Aaron Eyler usually gets me thinking. He recently wrote a post concerning the importance of social networking. While the comment I left didn’t directly address his post, it was related to the “history” of social networking and the role of peer review. Below is my comment for Aaron.
Great post. I felt compelled to mention that social networking is not new. Scientists have communicated their findings for centuries via professional journals and conferences. Yes, these professional journals are slower, but they are peer reviewed. There is value in peer review as it prevents too much fluff. There is value in current social networking as it promotes immediacy, but that immediacy (as you and I both know & are probably guilty of at times) promotes a lot of talk with not much action. Peer review is an antiquated “gate keeping” practice which ought to be subverted, however, there are aspects of the process from which the social networking communities could learn. One thing I have learned by peer review is how to make my ideas more clear and more well supported. My blog is great for “thinking out loud” and some people do a much better job than me of supporting their blog with research, but having your work evaluated by reviewers is a whole different experience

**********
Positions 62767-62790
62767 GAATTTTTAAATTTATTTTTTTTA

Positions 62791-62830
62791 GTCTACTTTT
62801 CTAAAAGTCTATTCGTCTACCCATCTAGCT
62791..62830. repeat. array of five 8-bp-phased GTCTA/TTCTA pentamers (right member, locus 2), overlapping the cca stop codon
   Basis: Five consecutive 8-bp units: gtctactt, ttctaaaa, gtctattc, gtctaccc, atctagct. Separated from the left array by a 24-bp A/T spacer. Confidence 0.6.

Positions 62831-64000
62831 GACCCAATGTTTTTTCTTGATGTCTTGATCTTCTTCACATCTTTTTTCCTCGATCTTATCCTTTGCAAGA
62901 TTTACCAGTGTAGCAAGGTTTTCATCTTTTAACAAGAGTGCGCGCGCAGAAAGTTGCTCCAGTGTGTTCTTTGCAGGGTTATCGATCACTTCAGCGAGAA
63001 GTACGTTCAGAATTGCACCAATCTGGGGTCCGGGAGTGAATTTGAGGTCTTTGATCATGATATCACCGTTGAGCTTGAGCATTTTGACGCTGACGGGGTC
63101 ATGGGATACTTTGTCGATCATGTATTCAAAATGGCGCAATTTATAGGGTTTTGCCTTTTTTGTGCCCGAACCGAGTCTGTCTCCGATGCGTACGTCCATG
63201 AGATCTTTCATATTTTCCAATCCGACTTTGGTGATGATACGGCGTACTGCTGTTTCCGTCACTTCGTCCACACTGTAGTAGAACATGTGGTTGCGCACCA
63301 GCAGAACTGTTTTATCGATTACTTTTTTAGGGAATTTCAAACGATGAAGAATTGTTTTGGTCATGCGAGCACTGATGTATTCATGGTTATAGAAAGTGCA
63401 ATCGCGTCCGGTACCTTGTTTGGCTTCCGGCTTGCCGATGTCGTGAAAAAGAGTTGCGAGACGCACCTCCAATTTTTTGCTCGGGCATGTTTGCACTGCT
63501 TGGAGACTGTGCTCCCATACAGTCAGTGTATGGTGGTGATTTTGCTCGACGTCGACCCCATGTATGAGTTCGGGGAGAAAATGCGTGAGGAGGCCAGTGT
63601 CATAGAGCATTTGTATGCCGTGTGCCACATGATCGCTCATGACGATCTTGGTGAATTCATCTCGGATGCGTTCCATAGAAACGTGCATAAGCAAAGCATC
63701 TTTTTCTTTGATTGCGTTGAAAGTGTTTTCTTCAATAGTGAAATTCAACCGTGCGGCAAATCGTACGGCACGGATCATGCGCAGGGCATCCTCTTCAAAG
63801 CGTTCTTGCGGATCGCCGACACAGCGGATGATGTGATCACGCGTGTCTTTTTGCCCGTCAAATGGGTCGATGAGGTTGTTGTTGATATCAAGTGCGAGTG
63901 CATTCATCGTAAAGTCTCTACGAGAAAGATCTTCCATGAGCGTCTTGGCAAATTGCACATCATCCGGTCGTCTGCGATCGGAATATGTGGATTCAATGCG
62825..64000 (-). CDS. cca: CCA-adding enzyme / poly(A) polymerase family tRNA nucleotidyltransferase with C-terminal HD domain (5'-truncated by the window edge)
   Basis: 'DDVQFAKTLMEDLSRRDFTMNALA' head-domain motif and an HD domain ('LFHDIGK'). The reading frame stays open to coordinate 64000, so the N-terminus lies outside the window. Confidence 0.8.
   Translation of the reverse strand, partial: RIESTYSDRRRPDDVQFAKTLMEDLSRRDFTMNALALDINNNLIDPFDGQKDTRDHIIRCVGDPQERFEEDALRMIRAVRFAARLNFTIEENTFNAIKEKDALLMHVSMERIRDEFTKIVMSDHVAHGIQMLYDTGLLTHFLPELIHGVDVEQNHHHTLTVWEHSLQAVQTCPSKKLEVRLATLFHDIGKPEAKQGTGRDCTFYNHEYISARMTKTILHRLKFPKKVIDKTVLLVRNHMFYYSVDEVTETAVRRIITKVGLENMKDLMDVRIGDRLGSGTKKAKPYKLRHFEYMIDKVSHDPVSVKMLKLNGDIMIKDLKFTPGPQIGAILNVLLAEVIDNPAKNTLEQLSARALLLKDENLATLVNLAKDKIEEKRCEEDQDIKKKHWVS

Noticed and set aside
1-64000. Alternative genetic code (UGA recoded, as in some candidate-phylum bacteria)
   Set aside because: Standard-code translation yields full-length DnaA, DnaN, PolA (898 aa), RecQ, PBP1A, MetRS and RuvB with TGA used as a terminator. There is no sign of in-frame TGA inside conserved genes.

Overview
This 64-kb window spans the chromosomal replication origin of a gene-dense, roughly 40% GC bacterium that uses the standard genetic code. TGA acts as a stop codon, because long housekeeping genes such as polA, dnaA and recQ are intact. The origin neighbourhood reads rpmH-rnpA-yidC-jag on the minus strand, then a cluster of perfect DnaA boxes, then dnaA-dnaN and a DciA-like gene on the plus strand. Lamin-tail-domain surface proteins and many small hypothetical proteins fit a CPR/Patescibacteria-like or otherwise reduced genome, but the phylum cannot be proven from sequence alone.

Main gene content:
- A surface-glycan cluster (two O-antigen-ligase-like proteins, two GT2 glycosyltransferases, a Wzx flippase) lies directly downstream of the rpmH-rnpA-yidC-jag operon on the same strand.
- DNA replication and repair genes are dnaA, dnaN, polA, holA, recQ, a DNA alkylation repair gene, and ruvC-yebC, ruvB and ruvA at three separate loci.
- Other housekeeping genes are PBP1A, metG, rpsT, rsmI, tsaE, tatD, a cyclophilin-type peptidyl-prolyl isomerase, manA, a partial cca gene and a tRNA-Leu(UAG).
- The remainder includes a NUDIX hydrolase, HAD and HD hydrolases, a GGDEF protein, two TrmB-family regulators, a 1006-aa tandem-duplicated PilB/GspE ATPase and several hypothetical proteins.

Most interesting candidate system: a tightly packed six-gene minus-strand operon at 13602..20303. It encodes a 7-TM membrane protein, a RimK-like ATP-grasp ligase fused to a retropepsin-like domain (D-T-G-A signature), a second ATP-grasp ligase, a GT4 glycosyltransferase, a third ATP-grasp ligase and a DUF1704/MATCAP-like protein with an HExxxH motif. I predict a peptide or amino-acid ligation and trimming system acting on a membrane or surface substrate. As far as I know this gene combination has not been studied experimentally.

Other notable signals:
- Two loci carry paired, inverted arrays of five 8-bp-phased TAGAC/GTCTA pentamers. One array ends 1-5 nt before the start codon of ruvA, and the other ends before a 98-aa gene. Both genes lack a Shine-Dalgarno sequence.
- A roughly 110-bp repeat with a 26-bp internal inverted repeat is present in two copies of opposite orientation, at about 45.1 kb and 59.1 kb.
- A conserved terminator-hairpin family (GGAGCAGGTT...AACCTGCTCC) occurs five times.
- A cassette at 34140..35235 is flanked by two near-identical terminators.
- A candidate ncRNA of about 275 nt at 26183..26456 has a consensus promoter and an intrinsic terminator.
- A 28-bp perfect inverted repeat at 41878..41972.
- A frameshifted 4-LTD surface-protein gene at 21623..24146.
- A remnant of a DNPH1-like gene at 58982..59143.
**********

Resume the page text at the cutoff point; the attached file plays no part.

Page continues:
So my question to the edublogosphere: Why haven’t you tried your hand at a peer-reviewed publication?